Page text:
Cadaver tombs: funerary art and architecture

Transi de Rene de Chalon, Ligier Richier, 1547
Transi de Rene de Chalon, Ligier Richier (1547). Church of Saint-Étienne, Bar-le-Duc

According to late medieval theology, man from his beginning is ‘a foule thing, litel and pore, … a stynkynge slime, and after that a sake ful of donge, and at laste mete for wormes’ (Quoted in Owst, 1926: 341). For modern historians of religion, such as Eamon Duffy, such rhetoric found its visual equivalents in the rise to popularity, particularly among ecclesiastics, of so called transi or cadaver tombs. These tombs “portrayed the deceased as a decaying corpse, the skin stretched tight of grinning teeth, starting bones, and empty eye-sockets, the stomach bursting open to reveal a seething horror of worms and unclean creatures” (Duffy, 1993: 306). This might all be true, but cadaver tombs also make this inevitable and somewhat theatrically imagined decay strangely beautiful. Part vanitas part memorial, Ligier Richer’s tomb for Prince of Orange René de Chalons (above), who died in battle in 1544 at age 25, provides a wierd mixture of religious devotion, Counter-Reformation bombast, and architectural memorialisation. This French example, at Church of Saint-Étienne, Bar-le-Duc, has a little more swagger than the tomb of Sir John Golafre (d.1442) at Fyfield in Oxfordshire (below). The split level tomb was a traditional aberation of the recumbent effigy, giving a marvellous before and after (after-before, after-after?). It’s a bit like Grand Designs, in reverse, for the human body.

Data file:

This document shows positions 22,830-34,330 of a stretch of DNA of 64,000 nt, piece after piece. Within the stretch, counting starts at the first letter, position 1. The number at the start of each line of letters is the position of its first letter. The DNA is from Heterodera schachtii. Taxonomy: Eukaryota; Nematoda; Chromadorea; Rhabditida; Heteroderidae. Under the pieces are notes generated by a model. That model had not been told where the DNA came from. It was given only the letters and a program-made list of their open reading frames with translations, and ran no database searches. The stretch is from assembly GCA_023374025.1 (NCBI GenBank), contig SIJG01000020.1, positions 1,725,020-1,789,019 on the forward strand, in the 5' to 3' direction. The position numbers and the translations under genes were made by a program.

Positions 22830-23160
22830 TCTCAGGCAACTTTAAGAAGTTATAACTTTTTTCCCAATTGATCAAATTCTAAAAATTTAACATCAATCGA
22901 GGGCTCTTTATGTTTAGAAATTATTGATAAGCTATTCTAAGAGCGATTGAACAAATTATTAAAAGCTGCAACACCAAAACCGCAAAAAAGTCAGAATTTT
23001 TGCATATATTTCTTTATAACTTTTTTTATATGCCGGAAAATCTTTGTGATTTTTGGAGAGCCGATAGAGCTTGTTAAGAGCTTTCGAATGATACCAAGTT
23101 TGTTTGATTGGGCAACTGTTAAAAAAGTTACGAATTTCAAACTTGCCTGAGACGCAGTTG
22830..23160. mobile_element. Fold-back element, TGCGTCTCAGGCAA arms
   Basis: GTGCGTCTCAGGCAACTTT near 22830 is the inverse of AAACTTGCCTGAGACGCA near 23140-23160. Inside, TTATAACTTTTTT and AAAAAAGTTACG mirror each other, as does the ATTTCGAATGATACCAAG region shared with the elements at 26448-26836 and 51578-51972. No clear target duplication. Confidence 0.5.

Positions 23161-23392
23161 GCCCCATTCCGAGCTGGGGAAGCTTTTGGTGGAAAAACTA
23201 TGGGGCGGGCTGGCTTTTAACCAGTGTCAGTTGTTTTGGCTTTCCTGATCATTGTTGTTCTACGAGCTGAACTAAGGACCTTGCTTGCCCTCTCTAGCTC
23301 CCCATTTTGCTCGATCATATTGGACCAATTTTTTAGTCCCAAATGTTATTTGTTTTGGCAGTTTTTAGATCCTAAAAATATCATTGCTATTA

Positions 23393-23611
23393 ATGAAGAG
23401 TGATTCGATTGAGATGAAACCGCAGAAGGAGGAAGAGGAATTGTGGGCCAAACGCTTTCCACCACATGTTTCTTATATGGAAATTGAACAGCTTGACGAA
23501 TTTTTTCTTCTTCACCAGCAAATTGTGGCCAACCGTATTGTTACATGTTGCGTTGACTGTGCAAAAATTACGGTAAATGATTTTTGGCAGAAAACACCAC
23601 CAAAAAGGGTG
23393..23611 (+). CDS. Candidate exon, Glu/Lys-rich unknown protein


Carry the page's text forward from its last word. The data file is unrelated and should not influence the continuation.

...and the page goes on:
Tomb of Sir John Golafre (d.1442), Fyfield, Oxfordshire
Tomb of Sir John Golafre (d.1442), Fyfield, Oxfordshire

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